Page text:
The boys, meanwhile, are taking the kitchen by storm. While some peeled and chopped onions and some buttered rolls, others kept watch on the cooking sausages in their pot. “How’s it going?” Kim asks at one point. “We’re not letting anything wrong happen here,” the boys reply seriously. Two stand with their hands on the lid, at the ready at all times. They do oblige to let nosy journalists take a peek inside and then pause for a photo, though. Photo by: Dani Kreusch.
The main meal, when it’s cooked and ready to go, looks scrumptious. The boys carefully stack the rolls back, making sure none come lose or fall apart in the short but swift journey to the orphanage. “Everybody loves hotdogs,” Angelface says brightly. “This is a good meal to give them. I’m glad it was this.” Photo by: Chanelle Prins.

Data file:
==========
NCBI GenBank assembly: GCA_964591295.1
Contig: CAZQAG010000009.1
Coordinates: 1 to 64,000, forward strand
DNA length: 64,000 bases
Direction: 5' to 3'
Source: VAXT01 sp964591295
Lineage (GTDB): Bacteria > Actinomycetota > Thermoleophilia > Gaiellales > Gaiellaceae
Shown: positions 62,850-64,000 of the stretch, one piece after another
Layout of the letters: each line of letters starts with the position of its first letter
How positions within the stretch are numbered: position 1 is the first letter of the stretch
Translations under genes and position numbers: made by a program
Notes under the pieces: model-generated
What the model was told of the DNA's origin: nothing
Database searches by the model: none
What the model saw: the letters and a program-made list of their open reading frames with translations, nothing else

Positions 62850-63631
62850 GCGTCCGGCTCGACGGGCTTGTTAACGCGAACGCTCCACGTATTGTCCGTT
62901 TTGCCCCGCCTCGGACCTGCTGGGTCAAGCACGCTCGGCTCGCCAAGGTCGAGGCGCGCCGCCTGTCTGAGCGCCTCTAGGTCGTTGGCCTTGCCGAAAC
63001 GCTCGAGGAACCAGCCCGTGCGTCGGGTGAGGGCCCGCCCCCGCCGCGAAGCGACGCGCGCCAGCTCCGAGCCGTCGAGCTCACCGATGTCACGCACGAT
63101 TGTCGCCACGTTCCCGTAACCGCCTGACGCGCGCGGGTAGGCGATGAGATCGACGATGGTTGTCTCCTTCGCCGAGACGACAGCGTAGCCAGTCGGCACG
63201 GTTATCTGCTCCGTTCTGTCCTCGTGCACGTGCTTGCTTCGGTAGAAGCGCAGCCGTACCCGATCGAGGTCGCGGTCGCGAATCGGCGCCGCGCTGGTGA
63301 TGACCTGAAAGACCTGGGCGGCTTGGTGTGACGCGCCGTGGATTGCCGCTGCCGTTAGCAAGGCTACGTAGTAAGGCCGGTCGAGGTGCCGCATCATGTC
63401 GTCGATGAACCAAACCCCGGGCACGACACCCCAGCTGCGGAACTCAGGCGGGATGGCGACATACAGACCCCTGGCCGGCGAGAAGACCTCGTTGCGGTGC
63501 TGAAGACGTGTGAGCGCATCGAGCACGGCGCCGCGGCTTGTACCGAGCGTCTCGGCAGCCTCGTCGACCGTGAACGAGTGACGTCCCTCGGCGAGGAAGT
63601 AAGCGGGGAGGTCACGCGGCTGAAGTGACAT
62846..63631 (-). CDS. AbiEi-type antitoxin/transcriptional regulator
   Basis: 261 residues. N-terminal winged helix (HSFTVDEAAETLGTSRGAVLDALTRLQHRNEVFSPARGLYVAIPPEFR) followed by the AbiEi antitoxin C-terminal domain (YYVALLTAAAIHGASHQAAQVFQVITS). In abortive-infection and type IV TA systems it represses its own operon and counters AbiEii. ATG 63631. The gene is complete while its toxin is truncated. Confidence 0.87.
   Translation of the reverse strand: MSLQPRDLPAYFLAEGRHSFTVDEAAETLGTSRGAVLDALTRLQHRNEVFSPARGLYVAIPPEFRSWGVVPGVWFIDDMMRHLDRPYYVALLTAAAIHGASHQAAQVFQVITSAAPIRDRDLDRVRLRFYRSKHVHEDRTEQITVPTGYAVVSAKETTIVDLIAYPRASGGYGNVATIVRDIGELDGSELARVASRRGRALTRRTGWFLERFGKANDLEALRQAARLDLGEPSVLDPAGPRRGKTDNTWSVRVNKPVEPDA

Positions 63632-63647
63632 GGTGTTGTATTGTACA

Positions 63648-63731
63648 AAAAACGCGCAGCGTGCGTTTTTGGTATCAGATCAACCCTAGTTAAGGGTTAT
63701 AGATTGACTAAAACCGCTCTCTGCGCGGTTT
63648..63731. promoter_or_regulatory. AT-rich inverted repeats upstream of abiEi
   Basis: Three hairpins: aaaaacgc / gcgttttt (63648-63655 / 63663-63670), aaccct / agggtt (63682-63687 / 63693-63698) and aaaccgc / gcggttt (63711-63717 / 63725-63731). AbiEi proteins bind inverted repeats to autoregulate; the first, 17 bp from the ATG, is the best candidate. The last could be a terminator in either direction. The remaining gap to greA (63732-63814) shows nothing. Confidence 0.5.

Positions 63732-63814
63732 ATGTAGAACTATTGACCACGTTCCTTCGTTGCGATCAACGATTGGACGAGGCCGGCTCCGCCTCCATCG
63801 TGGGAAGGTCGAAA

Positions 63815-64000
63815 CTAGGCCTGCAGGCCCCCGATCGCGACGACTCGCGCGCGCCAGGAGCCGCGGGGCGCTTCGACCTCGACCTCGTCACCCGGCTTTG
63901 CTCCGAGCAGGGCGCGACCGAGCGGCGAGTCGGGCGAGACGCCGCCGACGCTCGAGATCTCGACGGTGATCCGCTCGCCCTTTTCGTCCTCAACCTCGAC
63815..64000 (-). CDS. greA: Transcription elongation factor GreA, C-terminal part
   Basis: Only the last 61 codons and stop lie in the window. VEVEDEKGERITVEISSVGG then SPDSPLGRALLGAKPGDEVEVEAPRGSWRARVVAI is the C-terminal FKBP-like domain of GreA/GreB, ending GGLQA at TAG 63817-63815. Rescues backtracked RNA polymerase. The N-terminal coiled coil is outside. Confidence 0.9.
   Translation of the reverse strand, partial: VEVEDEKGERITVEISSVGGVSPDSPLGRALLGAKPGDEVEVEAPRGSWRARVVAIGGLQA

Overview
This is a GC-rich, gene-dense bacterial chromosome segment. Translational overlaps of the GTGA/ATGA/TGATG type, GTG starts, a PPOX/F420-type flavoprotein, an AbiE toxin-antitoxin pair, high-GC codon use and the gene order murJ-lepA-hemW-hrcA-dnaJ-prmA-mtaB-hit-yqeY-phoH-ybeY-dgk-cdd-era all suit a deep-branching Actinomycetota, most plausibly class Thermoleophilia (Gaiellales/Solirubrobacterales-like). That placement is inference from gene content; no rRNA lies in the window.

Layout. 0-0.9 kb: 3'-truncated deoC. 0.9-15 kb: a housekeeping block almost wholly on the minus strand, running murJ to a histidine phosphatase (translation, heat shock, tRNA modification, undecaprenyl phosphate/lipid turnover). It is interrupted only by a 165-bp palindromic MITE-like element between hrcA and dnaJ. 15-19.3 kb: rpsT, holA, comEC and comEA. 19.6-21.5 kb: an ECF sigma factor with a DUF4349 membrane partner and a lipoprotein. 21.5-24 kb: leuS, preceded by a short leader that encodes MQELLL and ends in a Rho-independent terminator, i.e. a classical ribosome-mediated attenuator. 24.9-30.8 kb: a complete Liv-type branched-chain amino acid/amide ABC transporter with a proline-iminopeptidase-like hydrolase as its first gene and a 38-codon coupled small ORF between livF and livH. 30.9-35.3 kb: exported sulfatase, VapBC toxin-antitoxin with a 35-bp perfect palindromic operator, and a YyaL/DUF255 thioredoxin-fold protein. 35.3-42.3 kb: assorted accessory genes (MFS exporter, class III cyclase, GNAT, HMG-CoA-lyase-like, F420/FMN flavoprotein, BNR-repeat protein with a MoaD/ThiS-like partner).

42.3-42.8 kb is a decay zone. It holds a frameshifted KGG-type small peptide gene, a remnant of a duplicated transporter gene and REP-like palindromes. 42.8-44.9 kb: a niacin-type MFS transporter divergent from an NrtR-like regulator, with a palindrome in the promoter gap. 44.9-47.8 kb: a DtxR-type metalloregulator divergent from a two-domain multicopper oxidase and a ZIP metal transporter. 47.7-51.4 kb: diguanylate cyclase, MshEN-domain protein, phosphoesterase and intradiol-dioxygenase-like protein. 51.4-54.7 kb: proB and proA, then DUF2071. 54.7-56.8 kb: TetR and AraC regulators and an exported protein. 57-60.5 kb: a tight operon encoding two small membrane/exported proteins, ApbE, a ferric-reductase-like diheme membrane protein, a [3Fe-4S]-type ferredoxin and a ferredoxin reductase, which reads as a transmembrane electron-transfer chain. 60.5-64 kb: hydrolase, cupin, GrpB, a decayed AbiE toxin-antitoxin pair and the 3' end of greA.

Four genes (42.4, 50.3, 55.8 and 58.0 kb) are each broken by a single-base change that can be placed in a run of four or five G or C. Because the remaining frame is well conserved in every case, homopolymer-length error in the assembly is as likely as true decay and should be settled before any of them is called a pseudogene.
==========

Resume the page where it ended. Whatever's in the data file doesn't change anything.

While the last of the preparations are made, some of the girls do a cleanup of the work stations they used, careful to not miss a spot. Others decide that the cutting work has made them hungry, and that somebody should be in charge of making sure that the vegetables are up to scratch. Judging by how quickly the leftover cucumber is divided up, the food tastes delicious. Photos by: Dani Kreusch.
Proudly toting their prized hotdogs, just-right juice, crispy salad and other food stuffs to hand over to the Home of Joy, the awarenet learners pose for a photograph. As soon as the camera is put away, the food is handed over to those more willing to carry, and learners rush to latch onto the arms of volunteers, whom they adore, and visiting journalists alike. “It’s Peace Day. Be peaceful,” one says to a hopeful girl who tries to squeeze between her and Larissa’s arm. “Larissa wants to walk with me.” Photo by: Dani Kreusch.